Wednesday, November 9, 2011

Social Tangles

When I started this blog over a month ago, I knew what my general goal was: to build a "platform." Never mind the fact that building a platform for a fiction writer who isn't published yet is a bit nebulous, or that marketing yourself while trying to complete/polish/query said manuscript is more than a bit daunting.

OK. Not merely daunting. Terrifyingly daunting.

Part of the headache that newbies like me face is the whole social networking tangle. I've read a lot of articles that encourage would-be authors to connect into every possible social network - Facebook, Twitter, Google+, LinkedIn, and goodness knows who else. (I admit, I don't know them all.)  Others recommend you pick two of the "Big Three" - Twitter, Facebook and Google+ - and really work those.

If that's the case, then I'm afraid I"m the new caveman on the block. When I decided to ratchet up my publishing aspirations, my first decision was to shut down my Facebook entirely, and deliberately avoid Google+. I decided that I only had time for ONE social network, and Twitter was the tool that best fit my networking needs.

In the weeks since making that decision, I feel that I've been proven right. With multiple jobs, multiple manuscripts on tap, plus needing to maintain some semblance of a normal (read: non-computer related) social life, Twitter more than fills up my social networking niche, and then some. Honestly, I did not have any idea at the outset of how intricate Twitter would be. For something that supposedly is as simple as managing status lines, I had no clue it could be so complex, and push my networking capabilities into such remarkable quadrants. Already I have made some amazing connections with published authors, agents, editors, and people like me who are navigating the murky waters of determined would-be authors.

But it takes time and energy to keep the social networking wheel turning - even if you're only working with one. Since late September, my internet time has revolved around a careful triangle of blogging, email and Twitter. Already it has become a dance. When to Tweet and put myself out there. When to be quiet and just scan, read, think about what I'm seeing. The whole hashtag dance, which is in some ways is its own coded language, but a great networking tool if you know how to tap into it. It's a whole other world.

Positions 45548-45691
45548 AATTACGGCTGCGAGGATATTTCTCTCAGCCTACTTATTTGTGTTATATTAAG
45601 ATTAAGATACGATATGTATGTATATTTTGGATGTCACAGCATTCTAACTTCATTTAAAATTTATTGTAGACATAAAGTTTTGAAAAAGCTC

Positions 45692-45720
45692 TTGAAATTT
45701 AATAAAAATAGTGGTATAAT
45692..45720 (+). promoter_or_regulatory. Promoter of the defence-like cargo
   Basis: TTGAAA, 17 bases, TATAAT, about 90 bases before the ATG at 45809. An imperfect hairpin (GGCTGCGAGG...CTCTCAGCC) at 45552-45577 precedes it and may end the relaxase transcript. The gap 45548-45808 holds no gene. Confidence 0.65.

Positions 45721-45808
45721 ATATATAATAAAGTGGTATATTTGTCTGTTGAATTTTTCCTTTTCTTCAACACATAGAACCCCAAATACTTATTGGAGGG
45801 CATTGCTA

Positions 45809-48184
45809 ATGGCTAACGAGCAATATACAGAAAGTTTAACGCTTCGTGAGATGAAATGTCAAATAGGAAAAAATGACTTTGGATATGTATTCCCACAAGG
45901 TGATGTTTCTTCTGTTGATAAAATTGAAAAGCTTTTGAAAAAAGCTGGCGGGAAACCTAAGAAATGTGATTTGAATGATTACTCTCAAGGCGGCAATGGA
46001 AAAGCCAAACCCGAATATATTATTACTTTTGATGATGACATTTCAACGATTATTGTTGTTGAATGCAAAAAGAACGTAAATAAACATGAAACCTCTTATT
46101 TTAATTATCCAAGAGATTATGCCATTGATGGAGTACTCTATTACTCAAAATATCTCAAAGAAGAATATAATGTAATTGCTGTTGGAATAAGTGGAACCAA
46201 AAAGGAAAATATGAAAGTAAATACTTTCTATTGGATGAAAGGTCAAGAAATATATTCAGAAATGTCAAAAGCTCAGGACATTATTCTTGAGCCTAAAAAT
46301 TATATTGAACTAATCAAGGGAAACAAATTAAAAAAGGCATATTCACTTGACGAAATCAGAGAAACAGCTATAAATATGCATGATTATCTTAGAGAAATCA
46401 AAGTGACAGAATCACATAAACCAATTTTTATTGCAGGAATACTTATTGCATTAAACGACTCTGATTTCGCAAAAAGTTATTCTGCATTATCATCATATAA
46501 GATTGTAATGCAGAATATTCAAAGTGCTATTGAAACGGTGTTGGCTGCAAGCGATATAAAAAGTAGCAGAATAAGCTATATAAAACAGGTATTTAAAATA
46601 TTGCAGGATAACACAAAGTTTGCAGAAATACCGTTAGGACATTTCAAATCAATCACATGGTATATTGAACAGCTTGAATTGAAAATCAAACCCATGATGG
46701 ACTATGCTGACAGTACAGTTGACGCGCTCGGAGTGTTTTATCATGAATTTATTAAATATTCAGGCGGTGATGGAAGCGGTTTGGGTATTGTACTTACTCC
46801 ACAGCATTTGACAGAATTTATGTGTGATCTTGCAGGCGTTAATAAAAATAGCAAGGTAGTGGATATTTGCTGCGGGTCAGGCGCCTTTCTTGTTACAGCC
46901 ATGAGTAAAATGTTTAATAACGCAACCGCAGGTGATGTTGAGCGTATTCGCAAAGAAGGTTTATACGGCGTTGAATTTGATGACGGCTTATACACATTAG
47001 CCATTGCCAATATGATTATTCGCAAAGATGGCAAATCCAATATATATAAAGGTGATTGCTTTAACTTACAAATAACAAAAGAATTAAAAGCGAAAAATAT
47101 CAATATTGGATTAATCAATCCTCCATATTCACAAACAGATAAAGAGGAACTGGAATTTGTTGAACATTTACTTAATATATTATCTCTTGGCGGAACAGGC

And then, yesterday, I was introduced to Klout.

Klout adds a whole other dynamic to the social networking thingy. So far as I understand it, it's an online "pulse check" that measures your social networking influence. It's a nifty little gizmo, but yet another item that could rapidly swallow more time. One more thing to obsess over. More internet time that truly, honestly, ought to be spent on my writing.

Of course, Klout wants me to "add in" Facebook, Google+, LinkedIn, and every other social network it assumes I'm participating in (which I'm not). If I did do all of those things - heaven help me. I'd be obsessively checking it twenty times a day. Yet another reminder of how glad I am that I picked one and am sticking with it.

Where does this take me? I'm not really sure. I have a hunch that this is a topic I'll be blogging on again in the future, as it is a journey that is still unfolding for me. It's a double edged sword:
     *  time consuming, but it gets your name out there;
     *  promotes your work, but smacks at times of selling yourself out;
     *  gets public response to new ideas, but worrisome in regards to copyright and idea protection;

.....and so on. Kinda makes a person wonder if you started eating the whale from the right end.

This is where I'm hoping I get some feedback from blog readers....where do you 
stand on the social networking thing? How much is too much? What's your ulterior motive 
for social networking? Pitfalls? Benefits? I am ALL ears.

Let me know what you think!!!!


  1. I got back on Twitter after reading a couple of books on social media marketing for my job. I've actually had about three times the success I did the previous two times around.

    I'm doing social media to meet other writers, share experiences, and network. I'm not selling anything (yet).

    The big lessons for me have been these:

    1) Be genuine. If that includes promoting things you're proud of, so be it. Just don't become a selling machine.

    2) Be outgoing. Talk to others, even when you feel you have no place doing so. More often than note, people will respond.

    3) Be nice. Don't backbite, complain, or slag on other people. It undermines the trust people will put in you. Plus, no one really cares.

    4) Be helpful. People want stuff that's useful to them. Answer questions, provide value, promote other people's stuff more than you promote your own.

    5) Be yourself. People can smell a phony a mile off.

  2. Oh yeah, and don't get too emotionally invested in Klout. :D

  3. Holy crow, that's some great feedback Daniel.....thanks!! I'm finding the same thing true for myself. Even though I am still relatively new to Twitter, I've had some great people giving me pointers along the way and everyone's been great in explaining the hashtag abbreviations, etc.

    I think the big thing you hit on is to be yourself and connect with likeminded people - that is so key.

    And AMEN to the Klout thing. Can't go there. Nope.